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AaronThomas

Member
  • Content Count

    206
  • Joined

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About AaronThomas

  • Title
    Member

Profile Information

  • Location
    United States
  • Gender
    Male
  • Interests
    Cars, Martial Arts, Computers
  • Occupation
    Senior Software Engineering Contractor

System

  • CPU
    i9-10900x
  • Motherboard
    ASRock Taichi X299
  • RAM
    4x16gb G.Skill Ripjaws V
  • GPU
    Gigabyte GeForce Gaming OC RTX 2080
  • Case
    Some old black plain POS
  • Storage
    1tb Samsung 970 EVO, 1tb Intel 660p, 1tb Mushkin Triactor, 1tb WD Blue m.2
  • PSU
    Seasonic Prime Ultra Titanium 850w
  • Cooling
    beQuiet! Dark Rock 4

Recent Profile Visitors

345 profile views
  1. This may help you decide on what CPU to get. The CPU can be a big part of your power consumption while gaming: https://www.techpowerup.com/review/intel-core-i3-10100/18.html
  2. I believe OP mentioned that the system was booted with the old CPU?
  3. Clearing the CMOS will not remove your updated BIOS. Once a BIOS has been flashed to a particular version, only flashing it with another version will alter it.
  4. How long have you let it reboot cycle? 5, 10, 20 minutes?
  5. That's a pretty decent price for a pre-built with that hardware. But that case has terrible airflow. It'll probably run fine if a little warm though.
  6. I assume you have another PC at your disposal? I'd suggest creating a windows 10 bootable USB installer https://support.microsoft.com/en-us/windows/create-installation-media-for-windows-99a58364-8c02-206f-aa6f-40c3b507420d Then attempting a re-install of windows 10. The original license key should be stored in your BIOS. If you still want to attempt a windows 7 install, I would remove one of your two drives(whichever you want to try to install windows 7 on), before re-installing windows 10. Then once the machine is running with windows 10 again, swap the dri
  7. Seems like too large of performance dip... Try swapping the slots that your SSDs are installed in and re-running the performance tests. May also want to look into newest Samsung NVMe drivers.
  8. What storage you currently have, SSDs, HDDs, is not outlined in that report, nor is the speed of your RAM.
  9. Well, at this point any potential gains you may get are speculative till you have your code running and can profile it. Alternatively, if you have a system architecture in mind already for your workflow, then you can speculate with relatively high certainty that you'll get some benefit based on how you design your code. Another thought I just had: An advantage of threadripper you may want, depending on the runtimes of your workflow, is ECC memory support. Number of channels aside, it may be worth it for the error correction if you're running even hours long processes.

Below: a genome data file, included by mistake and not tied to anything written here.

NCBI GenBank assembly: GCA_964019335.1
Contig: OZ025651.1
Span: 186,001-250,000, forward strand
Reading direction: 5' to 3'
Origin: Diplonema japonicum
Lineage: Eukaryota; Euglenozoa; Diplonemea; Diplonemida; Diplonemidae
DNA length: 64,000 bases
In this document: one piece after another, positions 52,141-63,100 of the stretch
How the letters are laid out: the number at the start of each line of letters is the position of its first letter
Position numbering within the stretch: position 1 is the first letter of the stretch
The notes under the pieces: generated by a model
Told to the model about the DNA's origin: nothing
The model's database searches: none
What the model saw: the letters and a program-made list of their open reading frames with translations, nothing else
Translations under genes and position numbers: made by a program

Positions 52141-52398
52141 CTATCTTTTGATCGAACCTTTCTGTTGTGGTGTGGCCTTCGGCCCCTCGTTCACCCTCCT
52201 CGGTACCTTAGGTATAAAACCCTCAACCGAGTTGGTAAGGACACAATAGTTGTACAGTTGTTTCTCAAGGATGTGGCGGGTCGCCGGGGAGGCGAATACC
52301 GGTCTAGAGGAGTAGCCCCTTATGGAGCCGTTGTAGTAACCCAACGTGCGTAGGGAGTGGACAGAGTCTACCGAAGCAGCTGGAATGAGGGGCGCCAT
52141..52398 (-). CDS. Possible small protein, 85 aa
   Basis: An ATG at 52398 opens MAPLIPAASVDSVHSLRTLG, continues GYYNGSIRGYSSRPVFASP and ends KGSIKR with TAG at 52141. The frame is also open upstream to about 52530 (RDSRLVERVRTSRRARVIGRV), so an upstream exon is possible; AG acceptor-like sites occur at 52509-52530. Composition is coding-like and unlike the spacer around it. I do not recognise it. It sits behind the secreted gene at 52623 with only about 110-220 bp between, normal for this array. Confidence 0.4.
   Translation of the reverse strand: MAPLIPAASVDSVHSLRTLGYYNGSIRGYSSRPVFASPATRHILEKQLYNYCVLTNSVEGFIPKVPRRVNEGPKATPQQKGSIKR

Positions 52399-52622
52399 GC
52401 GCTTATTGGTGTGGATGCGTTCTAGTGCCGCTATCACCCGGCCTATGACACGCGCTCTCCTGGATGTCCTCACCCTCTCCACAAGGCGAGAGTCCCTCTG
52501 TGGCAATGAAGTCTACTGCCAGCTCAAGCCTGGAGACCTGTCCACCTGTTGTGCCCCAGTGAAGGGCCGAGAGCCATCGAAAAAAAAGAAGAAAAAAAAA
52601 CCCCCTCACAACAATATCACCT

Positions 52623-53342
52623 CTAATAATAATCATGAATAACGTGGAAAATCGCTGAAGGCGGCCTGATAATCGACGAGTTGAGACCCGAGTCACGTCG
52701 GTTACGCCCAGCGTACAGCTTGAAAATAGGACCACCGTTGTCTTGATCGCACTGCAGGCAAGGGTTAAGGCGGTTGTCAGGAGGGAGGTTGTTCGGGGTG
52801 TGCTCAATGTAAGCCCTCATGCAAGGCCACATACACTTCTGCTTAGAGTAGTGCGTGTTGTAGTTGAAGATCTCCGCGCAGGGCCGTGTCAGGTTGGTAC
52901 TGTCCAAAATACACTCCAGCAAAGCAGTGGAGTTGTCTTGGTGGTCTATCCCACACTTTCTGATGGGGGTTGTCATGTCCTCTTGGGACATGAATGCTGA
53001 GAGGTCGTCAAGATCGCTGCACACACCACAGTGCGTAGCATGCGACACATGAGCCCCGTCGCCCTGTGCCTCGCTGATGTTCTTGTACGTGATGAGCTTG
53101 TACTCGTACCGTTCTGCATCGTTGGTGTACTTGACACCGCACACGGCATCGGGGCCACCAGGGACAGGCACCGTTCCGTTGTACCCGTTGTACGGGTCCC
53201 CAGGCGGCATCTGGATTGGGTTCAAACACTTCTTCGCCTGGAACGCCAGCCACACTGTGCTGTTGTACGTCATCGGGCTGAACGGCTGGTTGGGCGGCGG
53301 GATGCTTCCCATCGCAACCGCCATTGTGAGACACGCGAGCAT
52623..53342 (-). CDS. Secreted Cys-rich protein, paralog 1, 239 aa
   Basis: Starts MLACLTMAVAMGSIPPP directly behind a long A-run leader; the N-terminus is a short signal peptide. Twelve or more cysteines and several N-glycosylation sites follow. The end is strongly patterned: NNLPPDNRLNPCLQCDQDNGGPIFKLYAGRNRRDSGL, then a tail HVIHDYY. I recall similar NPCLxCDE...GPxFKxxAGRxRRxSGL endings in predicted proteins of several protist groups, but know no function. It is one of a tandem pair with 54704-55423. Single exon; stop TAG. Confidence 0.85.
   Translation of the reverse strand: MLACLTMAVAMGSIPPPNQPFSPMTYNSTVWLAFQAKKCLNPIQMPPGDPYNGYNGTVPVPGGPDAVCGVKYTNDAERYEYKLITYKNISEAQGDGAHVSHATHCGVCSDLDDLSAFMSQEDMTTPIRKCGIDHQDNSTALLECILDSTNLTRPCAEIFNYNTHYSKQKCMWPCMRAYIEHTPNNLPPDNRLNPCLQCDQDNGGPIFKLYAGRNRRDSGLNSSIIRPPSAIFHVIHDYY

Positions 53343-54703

10. This is a very nuanced question. If you are using a majority of that 128GB of memory space, and read/writing to it in large volumes throughout your workflow, then there is a chance quad channel will improve your performance. However, your use-case has a few other considerations. 1. Is your CPU processing workload longer or shorter than your re-occuring memory read/write operations. You may need to run a profiler to determine this. 2. Since you are using Python, is the Global Interpreter Lock going to hose over your perceived, or potential, multi-thread gains and pu
  11. 2. You always want a bit higher PSU rating than you intend to use, for efficiency and longevity. 750 is perfect, maybe even think about 850 for longevity. 3. More cooling is always good, just look at reviews of your case choice and 360mm AIO because sometimes depending on radiator thickness or tub fitting placement the fit in a particular case can be "annoying". 4. Nvidia founders cards come with adapters. Aftermarket integrator use the standard 8 or 6 pin plugs still.
  12. 1 Stick of RAM is going to halve the potential speed and performance of your system RAM. I am a software engineer that likes to work off VMs and containers a lot as well, and I'd suggest just getting a 2 stick 64GB RAM kit now. I run 64GB and wouldn't go lower with all the virtualization I do.
  13. According to Steam's support, it could be an anti-virus issue as well, asuming you're running AV software... maybe windows Defender: https://support.steampowered.com/kb_article.php?ref=8676-EFLX-7453
  14. Have you tried launching the game directly from that EXE file? Do you have more than one Steam library folder configured in steam?
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